Dalio Says Investors ‘Crazy’ to Hold Government Bonds Now
Bridgewater Associates’ Ray Dalio, founder of of the world’s largest hedge fund, said investors would be “crazy” to hold government bonds now and possibly for years because of money-printing by central banks to rescue the global economy.
“This period, like the 1930-45 period, is a period in which I think you’d be pretty crazy to hold bonds,” Dalio said Wednesday on the Bloomberg Invest Talks webcast. “If you’re holding a bond that gives you no interest rate, or a negative interest rate, and they’re producing a lot of currency and you’re going to receive that, why would you hold that bond?”
Central bankers around the world are playing the most instrumental role trying to keep the coronavirus recession from deepening into a depression. Already, the Federal Reserve balance sheet has ballooned by almost 50% since the end of February to a record $6 trillion, and there may be trillions more in stimulus spending from the U.S., Europe and Asia.
So far, the Fed’s buying has helped to push Treasury yields down.
While Dalio may not like bonds, he thinks governments have to employ every bit of monetary ammunition they can muster to compensate for the collapse in income and spending resulting from the pandemic. While economists are divided on how long and painful the recession will be, Dalio thinks about it differently: as a $20 trillion “hole” in the global economy that needs to be filled.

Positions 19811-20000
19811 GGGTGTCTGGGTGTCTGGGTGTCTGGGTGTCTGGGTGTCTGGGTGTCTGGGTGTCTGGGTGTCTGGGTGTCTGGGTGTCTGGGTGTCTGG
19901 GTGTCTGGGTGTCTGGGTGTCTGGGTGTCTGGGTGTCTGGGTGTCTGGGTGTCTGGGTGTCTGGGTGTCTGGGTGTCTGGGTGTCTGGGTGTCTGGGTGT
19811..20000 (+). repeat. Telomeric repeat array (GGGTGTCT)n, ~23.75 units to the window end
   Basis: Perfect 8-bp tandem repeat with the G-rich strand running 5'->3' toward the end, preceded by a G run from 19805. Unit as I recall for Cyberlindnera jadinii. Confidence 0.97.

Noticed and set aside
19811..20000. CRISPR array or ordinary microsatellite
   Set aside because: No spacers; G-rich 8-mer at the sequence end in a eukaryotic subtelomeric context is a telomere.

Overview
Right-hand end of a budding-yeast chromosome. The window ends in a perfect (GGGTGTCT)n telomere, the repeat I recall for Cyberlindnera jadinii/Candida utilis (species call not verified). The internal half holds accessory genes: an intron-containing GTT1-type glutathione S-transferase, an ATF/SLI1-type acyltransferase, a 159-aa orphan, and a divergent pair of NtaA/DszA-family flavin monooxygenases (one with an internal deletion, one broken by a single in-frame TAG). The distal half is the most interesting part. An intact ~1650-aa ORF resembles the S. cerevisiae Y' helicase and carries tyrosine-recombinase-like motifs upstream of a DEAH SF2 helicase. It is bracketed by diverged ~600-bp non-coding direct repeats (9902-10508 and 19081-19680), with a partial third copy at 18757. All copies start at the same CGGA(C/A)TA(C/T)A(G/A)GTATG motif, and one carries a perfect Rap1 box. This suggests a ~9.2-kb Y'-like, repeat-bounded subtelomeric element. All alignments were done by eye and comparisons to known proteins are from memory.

“There’s no choice,” said Dalio, whose firm manages about $160 billion. “If you don’t do that, the consequences are enormous.”
Unlike the 2008-09 financial crisis, when the U.S. government had to decide whether to save big banks and help homeowners, the scope of the rescue effort is much wider now. Not only has the Fed started buying junk bonds for the first time, the government is lending to small businesses and sending money directly to tens of millions of Americans whose livelihoods have been devastated by the pandemic.
Downturns of this magnitude are so dramatic that they inevitably produce a “new world order” with a very uneven distribution of winners and losers, including in asset classes, Dalio said. He cited gold and certain stocks, especially those of companies with strong balance sheets, as some of the “beneficiaries.”